Government displays the worst kind of leadership
I am unsure why I am so shocked at recent events regarding police pay. Cressida Dick, the Metropolitan Police Service’s commissioner, when commenting upon the decision to award an across board 2% award – when it should be 3% – said that it was ‘a punch on the nose’ for her officers. Too right it was. Actually, more like a knockout blow.
How is it that an expensively convened and so-called independent pay review body can conclude one thing yet the Government can ignore it and award something rather less? That is truly like having a dog and barking oneself. But it is actually worse than that – 1% may not feel like very much, but in the current climate of several years’ pay austerity, it is a massive put down to approve less than what was recommended. Let’s remind ourselves, this is the same Government that, on another day when its own pay was under review by a different pay review body, suggested that the review was independent and it could not argue with the recommendation even though it ran counter to other pay review body outcomes. That really is one rule rule for one and another for themselves! Putting it as mildly as I can, the police decision – especially after some eight years of the tiniest adjustments on pay – stinks!
When I think of our public sector and the costs of reviews not just about pay but about austerity, cuts, reorganisation and the like – the question arises on whether it has all combined to give us a better public service. Well, it certainly does not appear to be the case given 34,000 crimes not being investigated or incident files closed on the day the crime was committed – by the way, an increase of 33,750 over last year ( yes – you heard those numbers correctly) – over packed prisons, the worst waiting lists in the NHS on record, the crummiest of NHS administrations and bins that are now collected every two weeks, roads that have more potholes than ever and a level of rubbish and waste on our streets and countryside that makes us look like a third world.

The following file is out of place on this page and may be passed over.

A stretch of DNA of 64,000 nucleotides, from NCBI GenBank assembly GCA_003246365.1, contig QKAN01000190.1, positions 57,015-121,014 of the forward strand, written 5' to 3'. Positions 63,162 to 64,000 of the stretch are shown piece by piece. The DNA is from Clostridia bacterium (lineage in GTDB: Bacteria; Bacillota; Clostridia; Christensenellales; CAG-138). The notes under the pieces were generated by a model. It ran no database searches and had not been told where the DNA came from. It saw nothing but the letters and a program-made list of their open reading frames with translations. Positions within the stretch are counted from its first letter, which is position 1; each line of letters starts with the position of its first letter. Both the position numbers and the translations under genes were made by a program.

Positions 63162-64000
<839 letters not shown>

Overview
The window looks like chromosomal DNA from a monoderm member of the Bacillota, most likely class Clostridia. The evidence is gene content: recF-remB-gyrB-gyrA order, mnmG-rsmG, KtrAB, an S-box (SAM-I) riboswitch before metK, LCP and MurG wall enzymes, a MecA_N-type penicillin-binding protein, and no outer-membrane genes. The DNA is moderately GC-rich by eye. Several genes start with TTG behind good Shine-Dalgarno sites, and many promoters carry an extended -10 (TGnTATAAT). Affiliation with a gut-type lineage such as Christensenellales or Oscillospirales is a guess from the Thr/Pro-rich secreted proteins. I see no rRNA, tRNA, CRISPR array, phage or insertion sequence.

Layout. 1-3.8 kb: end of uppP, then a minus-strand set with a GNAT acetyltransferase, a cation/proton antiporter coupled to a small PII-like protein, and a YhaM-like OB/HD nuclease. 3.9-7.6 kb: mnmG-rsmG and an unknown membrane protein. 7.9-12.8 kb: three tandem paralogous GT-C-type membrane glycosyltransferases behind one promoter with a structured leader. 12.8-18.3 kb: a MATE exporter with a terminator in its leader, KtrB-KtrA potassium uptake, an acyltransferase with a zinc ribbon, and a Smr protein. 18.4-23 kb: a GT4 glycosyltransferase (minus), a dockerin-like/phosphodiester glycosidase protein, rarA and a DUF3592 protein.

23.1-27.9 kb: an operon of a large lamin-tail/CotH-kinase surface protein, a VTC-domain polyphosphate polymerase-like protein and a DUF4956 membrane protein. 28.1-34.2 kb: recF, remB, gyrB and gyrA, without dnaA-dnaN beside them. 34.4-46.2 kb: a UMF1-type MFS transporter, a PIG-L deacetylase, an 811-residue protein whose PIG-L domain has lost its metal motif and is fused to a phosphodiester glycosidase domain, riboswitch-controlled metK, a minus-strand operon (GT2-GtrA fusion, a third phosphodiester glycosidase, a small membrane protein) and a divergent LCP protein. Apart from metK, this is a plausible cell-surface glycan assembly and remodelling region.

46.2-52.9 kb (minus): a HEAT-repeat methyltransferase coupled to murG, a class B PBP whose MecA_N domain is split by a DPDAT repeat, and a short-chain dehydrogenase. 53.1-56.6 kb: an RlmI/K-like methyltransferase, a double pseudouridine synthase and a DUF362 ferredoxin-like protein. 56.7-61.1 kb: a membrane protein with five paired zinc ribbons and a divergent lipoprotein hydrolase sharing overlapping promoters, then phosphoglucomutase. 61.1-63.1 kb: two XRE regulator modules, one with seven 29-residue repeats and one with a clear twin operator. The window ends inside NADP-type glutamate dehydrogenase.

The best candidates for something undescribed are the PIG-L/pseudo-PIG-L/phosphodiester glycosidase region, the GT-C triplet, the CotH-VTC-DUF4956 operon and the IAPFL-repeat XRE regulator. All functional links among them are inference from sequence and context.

The hypocrisy, waste and bumbling leadership that [successive governments] have displayed is shameful. Put simply, the low leadership applied to our public services investment is a scandal
If this is better, then gawd knows what it was like before. But my memory does not conjure up a bad service previously. Instead, my memory suggests otherwise and I would love to turn the clock back and recreate a level of public service that we need and want. We might spend rather less these days on public service but at what point do we say that we cannot become leaner or cope with the level of resources now being invested or the low level of service now provided?
We once had an NHS, police, and everything else that comprised our public service that we could be proud about and actually was held up as the leader worldwide. Not now. Don’t blame the workers – though there are one or two that I might blame – but if ever there was a time for a new political choice, this is it. For all our leaders are now doing is overseeing a death by a thousand cuts. At what point does this stop? Personally, I think that point was reached a long time ago.
It is easy to cast blame on one person or one government but alas this is something that successive governments have created. The hypocrisy, waste and bumbling leadership that they have displayed in doing so is shameful. Put simply, the low leadership applied to our public services investment is a scandal. And if I dare think that the opposition offers a better way, one only had to listen to the Shadow Home Secretary idly say that she would award 4% to the police to realise that the lunatics are both in the asylum and also waiting outside it.
This is not leadership. It is about people and egos pretending to be in charge.
If in doubt, just look at the mess that is Brexit. Another day on that one!
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